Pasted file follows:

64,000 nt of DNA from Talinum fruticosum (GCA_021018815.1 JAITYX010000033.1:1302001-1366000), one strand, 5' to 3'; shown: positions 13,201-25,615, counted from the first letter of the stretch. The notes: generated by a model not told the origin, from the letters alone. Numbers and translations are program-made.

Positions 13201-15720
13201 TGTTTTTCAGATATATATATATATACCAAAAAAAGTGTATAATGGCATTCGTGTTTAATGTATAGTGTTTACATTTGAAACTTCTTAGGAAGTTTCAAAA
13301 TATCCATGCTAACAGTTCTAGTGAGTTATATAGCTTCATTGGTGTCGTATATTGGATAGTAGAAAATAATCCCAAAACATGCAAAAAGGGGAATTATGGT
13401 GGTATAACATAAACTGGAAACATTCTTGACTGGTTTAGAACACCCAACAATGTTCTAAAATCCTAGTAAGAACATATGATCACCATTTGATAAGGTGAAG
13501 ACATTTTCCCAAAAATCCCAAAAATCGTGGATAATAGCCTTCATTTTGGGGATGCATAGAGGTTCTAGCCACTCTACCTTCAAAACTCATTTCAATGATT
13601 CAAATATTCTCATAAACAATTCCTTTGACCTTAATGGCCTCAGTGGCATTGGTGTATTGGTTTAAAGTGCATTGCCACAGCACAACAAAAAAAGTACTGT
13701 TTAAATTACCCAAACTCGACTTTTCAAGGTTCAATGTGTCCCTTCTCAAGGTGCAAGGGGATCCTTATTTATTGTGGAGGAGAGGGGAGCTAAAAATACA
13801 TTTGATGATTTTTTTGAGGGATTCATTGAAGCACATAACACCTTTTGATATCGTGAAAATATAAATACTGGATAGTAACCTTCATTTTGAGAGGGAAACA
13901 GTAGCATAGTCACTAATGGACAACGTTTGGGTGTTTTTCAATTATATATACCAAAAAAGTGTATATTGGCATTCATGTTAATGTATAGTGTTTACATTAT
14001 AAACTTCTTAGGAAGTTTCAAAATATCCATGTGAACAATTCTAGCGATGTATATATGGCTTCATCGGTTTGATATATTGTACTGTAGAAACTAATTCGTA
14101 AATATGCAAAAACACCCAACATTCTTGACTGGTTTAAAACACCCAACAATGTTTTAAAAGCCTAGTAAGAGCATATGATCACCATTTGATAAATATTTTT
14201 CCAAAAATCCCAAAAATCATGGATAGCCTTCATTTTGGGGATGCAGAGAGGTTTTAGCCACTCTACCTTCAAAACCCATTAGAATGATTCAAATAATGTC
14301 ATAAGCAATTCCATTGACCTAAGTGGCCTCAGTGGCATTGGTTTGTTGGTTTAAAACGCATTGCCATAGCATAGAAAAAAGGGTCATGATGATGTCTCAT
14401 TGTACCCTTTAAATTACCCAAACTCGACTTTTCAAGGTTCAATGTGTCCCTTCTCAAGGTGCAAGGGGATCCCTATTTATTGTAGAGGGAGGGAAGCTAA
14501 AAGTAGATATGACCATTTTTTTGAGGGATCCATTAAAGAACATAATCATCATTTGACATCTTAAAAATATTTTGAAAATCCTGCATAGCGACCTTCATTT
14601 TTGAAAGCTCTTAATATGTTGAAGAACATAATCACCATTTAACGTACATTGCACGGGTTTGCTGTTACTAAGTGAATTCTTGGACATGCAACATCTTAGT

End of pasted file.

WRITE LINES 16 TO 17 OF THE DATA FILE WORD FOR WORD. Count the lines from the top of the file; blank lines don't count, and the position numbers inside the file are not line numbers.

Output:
14501 AAGTAGATATGACCATTTTTTTGAGGGATCCATTAAAGAACATAATCATCATTTGACATCTTAAAAATATTTTGAAAATCCTGCATAGCGACCTTCATTT
14601 TTGAAAGCTCTTAATATGTTGAAGAACATAATCACCATTTAACGTACATTGCACGGGTTTGCTGTTACTAAGTGAATTCTTGGACATGCAACATCTTAGT